Mountain Wheels: The electric Wrangler, full-sized Bronco and new Nissan Z are rides of the future

Brandon Girmus, senior brand manager with Jeep, and Kelley Enright, Midwest region communications manager with Stellantis, show off the new Jeep Wrangler 4xe plug-in electric hybrid and the three-row Grand Cherokee L.
Photo by Andy Stonehouse / Mountain Wheels

As many of you have found, reentering the world of people after 18 months of COVID-19 isolation can be a big deal. It’s been a very sharp learning curve for me, as I attended my first two in-person auto events in that long last week, getting a chance to see a variety of vehicles that will be coming and will likely receive full-length reviews in the fall.

Our Rocky Mountain Automotive Press group held its first Rocky Mountain Driving Experience in a full two years, followed by a visit to the Pikes Peak International Raceway to get to see the second national debut of the new Nissan Z, the highly-anticipated, 400-horsepower incarnation of the brand’s long-running sports car line.

Rocky Mountain Driving Experience brought out a few of the heavyweights Colorado drivers have been anticipating, and the results were all pretty positive. I got my first look and a short drive with the new full-sized Ford Bronco, appearing as a first edition model (not unlike the smaller Bronco Sport I drove this summer), and it is indeed quite the vehicle. Size alone makes it feel more like an old 1980s Bronco, parked on optional 35-inch, off-road tires, with a stance and presence that certainly gives Jeep a run for its money.

A 2.7-liter EcoBoost engine gives the vehicle 300 horsepower, and I could very much feel that with the 10-speed automatic transmission. (You might have heard about the seven-speed manual transmission option. I, too, will be interested to see that in action.)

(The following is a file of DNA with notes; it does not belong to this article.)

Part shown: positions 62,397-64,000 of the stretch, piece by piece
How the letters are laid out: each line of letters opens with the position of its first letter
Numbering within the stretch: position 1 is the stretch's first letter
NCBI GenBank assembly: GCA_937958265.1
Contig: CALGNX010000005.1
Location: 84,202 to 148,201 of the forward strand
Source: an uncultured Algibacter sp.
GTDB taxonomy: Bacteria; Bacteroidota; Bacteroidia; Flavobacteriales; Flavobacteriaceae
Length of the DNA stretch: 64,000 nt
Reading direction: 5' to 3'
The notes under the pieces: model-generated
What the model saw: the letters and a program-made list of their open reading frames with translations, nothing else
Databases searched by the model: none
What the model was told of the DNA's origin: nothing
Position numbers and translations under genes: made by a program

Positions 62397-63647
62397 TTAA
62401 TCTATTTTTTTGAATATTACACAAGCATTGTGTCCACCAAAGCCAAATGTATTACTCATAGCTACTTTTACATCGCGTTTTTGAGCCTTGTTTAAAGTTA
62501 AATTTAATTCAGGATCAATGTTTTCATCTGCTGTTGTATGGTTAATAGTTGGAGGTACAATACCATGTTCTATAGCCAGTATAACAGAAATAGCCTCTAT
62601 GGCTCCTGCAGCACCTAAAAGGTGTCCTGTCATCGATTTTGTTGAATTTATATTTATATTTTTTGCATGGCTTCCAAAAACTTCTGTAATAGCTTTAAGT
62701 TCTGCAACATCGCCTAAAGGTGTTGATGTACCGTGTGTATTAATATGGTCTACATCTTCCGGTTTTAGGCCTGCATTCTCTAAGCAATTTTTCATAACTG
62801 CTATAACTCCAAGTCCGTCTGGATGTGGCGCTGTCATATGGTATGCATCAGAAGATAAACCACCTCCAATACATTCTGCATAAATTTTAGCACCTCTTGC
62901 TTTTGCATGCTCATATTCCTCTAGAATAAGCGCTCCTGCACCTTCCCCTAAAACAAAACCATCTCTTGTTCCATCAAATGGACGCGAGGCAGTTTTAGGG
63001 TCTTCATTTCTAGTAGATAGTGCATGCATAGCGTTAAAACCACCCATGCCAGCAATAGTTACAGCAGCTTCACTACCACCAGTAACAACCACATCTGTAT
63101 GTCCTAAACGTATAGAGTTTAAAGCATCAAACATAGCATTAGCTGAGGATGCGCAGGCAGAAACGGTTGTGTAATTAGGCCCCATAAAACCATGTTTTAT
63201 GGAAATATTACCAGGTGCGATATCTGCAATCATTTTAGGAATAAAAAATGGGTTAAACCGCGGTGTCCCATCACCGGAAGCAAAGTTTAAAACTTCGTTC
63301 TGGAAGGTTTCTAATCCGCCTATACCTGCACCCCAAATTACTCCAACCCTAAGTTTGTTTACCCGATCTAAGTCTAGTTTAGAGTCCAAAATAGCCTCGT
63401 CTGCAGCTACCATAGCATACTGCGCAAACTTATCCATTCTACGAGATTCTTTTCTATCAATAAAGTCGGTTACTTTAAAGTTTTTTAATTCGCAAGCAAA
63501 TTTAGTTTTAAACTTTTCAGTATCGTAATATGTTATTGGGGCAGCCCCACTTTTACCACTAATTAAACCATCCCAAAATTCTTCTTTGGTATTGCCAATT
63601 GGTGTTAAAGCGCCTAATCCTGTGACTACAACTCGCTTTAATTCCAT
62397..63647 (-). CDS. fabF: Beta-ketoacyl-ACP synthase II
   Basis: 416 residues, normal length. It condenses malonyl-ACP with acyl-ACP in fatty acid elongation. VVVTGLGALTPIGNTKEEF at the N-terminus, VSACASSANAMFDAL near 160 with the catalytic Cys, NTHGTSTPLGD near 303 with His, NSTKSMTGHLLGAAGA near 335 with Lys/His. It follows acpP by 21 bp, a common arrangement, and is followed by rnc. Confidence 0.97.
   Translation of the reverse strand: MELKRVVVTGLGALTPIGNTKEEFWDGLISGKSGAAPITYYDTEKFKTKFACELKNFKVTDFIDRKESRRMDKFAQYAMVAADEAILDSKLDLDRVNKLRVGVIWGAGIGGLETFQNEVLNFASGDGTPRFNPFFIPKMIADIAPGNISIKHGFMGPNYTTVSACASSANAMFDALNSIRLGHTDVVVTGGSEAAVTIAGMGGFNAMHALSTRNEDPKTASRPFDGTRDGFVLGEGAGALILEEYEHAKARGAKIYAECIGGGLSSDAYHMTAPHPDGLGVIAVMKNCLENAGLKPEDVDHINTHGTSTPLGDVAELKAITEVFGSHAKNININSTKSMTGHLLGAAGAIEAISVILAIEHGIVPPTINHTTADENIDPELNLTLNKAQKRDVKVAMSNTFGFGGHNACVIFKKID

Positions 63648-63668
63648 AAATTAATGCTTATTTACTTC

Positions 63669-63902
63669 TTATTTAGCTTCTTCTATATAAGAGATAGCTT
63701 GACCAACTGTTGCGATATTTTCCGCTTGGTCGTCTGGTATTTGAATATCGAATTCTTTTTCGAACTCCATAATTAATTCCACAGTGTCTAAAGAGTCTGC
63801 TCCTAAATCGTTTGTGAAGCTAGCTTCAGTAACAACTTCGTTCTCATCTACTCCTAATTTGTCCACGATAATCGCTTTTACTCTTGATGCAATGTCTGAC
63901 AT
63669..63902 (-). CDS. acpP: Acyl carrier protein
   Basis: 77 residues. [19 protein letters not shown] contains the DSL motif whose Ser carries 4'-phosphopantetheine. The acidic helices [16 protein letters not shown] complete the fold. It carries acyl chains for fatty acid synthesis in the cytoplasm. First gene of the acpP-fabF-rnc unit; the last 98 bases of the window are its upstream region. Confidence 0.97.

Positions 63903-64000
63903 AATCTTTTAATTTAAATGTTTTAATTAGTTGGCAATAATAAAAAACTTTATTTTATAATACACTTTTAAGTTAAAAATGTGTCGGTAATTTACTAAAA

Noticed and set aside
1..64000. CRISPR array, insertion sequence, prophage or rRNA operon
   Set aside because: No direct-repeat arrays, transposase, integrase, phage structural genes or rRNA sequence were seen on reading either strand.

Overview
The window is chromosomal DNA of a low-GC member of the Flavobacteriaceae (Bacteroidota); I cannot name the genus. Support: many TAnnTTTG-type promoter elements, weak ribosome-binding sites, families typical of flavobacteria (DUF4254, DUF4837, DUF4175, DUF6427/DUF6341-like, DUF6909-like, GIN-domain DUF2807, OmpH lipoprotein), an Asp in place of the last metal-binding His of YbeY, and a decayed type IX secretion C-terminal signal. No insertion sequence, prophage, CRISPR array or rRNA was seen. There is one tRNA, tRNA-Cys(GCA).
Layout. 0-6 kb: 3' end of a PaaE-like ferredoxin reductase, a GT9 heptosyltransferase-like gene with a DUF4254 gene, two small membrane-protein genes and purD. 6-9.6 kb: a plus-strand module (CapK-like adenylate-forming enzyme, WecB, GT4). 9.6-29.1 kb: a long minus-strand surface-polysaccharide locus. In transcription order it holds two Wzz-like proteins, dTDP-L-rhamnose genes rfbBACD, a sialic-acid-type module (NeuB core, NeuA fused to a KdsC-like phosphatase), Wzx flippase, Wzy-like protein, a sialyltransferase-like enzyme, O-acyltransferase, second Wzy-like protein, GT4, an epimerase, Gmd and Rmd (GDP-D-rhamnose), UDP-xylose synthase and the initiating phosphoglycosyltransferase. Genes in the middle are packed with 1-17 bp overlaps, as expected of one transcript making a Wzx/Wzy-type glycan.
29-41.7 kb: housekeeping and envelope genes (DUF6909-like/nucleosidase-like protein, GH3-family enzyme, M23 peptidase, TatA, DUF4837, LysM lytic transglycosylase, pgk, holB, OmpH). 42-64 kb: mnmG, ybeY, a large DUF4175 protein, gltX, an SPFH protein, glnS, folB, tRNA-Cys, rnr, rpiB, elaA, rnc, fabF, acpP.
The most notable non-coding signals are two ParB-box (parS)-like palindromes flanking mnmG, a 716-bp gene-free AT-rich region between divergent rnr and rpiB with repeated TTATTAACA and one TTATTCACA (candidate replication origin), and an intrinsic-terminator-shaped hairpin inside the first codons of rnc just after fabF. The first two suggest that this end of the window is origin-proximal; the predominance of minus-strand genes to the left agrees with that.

With old-fashioned, non-framed door glass, a removable top and tons of grab handles, Bronco looks like it is going to be a lot of fun to drive. They’re also remarkably hard to get for purchase, owing to production delays, so it was interesting to see one in real life.

Jeep has anticipated Bronco’s return and had two interesting models on display, the Wrangler 4xe plug-in electric hybrid and the new, three-row version of the Grand Cherokee L. The Wrangler has become the best-selling plug-in electric in America as it injects the popular off-roader with a hybrid setup that allows about 21 miles of entirely electric range. The battery and electric motor matched to the vehicle’s 2.0-liter turbo engine means an impressive 375 horsepower — getting close to the very expensive Hemi version’s output — and a screaming 470 pound-feet of torque.

That large latter number got me deliriously sideways for a bit as I played around on the road in a full-blown Rubicon version of the Wrangler, complete with full-sized, off-road tires. Despite its electrical underpinnings, it will still do all the trademark Rubicon stuff, with a full-time 4×4 system and locking differentials. The big difference is the power, plus a slightly ungainly charging port mounted very high on the left side of the hood (good for charging when you’re in 3 feet of water or something like that). It was priced at $61,265 in that build.

The very grand Grand Cherokee L three-row is quite the deal, as it looks like a traditional Grand Cherokee with half of another vehicle added — and substantially more presence than a regular Grand Cherokee or the related Dodge Durango. In a way, it kind of looks like a slightly less-tall Range Rover, though unlike its very, very expensive new Wagoneer and Grand Wagoneer counterparts, you can get into three-row territory for as little as $38,635.

And like the 4xe, it will still do all of the standard Jeep stuff, just with room for up to seven. There’s also a more comfortable six-passenger layout, both with 39.4 inches of second-row legroom. The interior is also pretty spectacular on the higher models, with pillowy leather, a very large articulated navigation and entertainment screen, and even massage seats.

Other brands and models that I checked out and hope to profile soon include the 2021 Honda Ridgeline, the truck that now looks more like a truck but still rides as comfortably as a car, plus the entirely new Nissan Pathfinder and Frontier pickup. We will also get around to Hyundai’s Tucson hybrid and a few Genesis models from the brand’s luxury division, including the GV70.

Meanwhile, we got a quick glimpse of the 2023 Nissan Z, which will begin to appear next year. It’s a heavily morphed and modernized version of even the recent 370Z model, now equipped with a 400-horsepower, twin-turbo 3.0-liter V-6 and a six-speed manual transmission. The biggest visual changes are a much broader, flatter rear view with almost Mustang-styled lighting. It, too, will be an exciting first drive.

Andy Stonehouse